Scheduling International Fest alongside Spring Fling is a mistake.
There are, the way we see it, two possible outcomes. Spring Fling, the much larger, more established and well-known festival, could dwarf International Fest. Though the two events were scheduled to be side by side, Spring Fling will likely subsume International Fest, and students won’t recognize it as a separate event from Fling. International Fest is one of the most important annual opportunities for minority and international students to showcase and share their culture with the broader campus, but if students see those groups as just more tables for free prizes and food, International Fest might as well not even happen.
Alternatively, students could see that Spring Fling is spread across the Spine, on the higher ground, while International Fest is relegated to the Peace Quad. Sure, more students may pass through International Fest than would have attended otherwise. But the point of International Fest isn’t to attract as many students as possible as much as it is to draw students who would open up to learning about the cultures of their peers.
International Fest has been a successful event the last two years, since the International Connection Club started it in 2012, along with the office of the vice president for multicultural affairs. The past few years’ events drew hundreds of students without the help of the Spring Fling crowd. What did the Student Association, specifically the office of multicultural affairs, have in mind in organizing International Fest this way? Was there really no other date available?
It is also noteworthy that many of the groups tabling at International Fest are ordinarily part of Spring Fling anyway. In that sense, these groups lose out on a significant part of their spring-time opportunities for tabling and representation. For many of the smaller cultural groups, that could be a harmful lack in exposure.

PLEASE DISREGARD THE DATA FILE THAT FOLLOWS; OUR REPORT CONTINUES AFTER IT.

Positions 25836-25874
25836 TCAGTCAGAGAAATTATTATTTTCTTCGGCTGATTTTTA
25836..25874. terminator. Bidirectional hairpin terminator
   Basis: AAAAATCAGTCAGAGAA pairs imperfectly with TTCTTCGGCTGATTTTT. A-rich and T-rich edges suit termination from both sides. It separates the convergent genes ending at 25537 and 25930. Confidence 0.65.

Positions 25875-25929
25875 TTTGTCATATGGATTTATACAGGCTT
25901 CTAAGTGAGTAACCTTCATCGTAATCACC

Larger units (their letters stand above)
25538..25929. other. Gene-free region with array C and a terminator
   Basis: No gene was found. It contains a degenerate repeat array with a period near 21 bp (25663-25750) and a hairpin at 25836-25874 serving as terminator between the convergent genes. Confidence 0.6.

Lastly, Spring Fling and International Fest simply have different goals and energies. Spring Fling is a fun, lighthearted way to end the year — complete with classic “American” snacks and music. International Fest is also fun and celebratory, but represents an atypical opportunity for cultural engagement on our campus. Removing intentional cultural expression by jamming it within our our very American celebration of fried Oreos and pop music is almost culturally imperialistic.
In this framework, we suspect many unknowing students rolling through the Peace Quad won’t even recognize International Fest as a separate event from Spring Fling. Many students, unfortunately, will likely see the different cultures represented at International Fest as merely opportunities for more free crap. This is sad because International Fest has the potential for — and has provided in the past — a more deliberate cultural engagement, something that’s not all that common here. For the students tabling and presenting at International Fest, we speculate that they, too, would have hoped their event received the scheduling and attention it deserves.
Hopefully next year, International Fest will get the recognition it deserves. For now, we hope Spring Fling revelers will make the Fest a part of their Fling.